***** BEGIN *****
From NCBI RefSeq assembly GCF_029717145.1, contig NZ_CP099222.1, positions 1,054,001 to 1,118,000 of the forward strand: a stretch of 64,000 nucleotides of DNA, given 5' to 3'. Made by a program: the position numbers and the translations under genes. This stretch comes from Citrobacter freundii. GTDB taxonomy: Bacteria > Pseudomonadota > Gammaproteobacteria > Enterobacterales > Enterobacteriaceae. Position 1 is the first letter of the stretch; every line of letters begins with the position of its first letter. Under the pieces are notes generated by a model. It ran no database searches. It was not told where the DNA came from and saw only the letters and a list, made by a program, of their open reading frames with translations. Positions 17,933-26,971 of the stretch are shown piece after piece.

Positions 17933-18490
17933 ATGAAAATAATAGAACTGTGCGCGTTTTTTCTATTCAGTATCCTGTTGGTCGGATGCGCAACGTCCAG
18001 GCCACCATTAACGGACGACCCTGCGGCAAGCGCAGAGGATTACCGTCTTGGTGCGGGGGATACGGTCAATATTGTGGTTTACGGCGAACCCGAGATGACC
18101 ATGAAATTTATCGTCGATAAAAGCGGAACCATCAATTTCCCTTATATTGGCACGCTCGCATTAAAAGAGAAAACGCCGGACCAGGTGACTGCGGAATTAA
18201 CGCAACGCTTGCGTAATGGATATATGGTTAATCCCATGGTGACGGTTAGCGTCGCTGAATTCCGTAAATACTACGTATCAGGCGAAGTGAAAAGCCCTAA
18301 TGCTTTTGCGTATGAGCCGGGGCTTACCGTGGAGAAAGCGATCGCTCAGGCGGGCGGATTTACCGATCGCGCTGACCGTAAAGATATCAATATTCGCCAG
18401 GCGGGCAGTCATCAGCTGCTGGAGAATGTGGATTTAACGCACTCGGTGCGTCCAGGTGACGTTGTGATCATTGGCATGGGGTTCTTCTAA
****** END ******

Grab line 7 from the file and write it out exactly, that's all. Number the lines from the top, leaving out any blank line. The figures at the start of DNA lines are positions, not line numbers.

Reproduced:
18301 TGCTTTTGCGTATGAGCCGGGGCTTACCGTGGAGAAAGCGATCGCTCAGGCGGGCGGATTTACCGATCGCGCTGACCGTAAAGATATCAATATTCGCCAG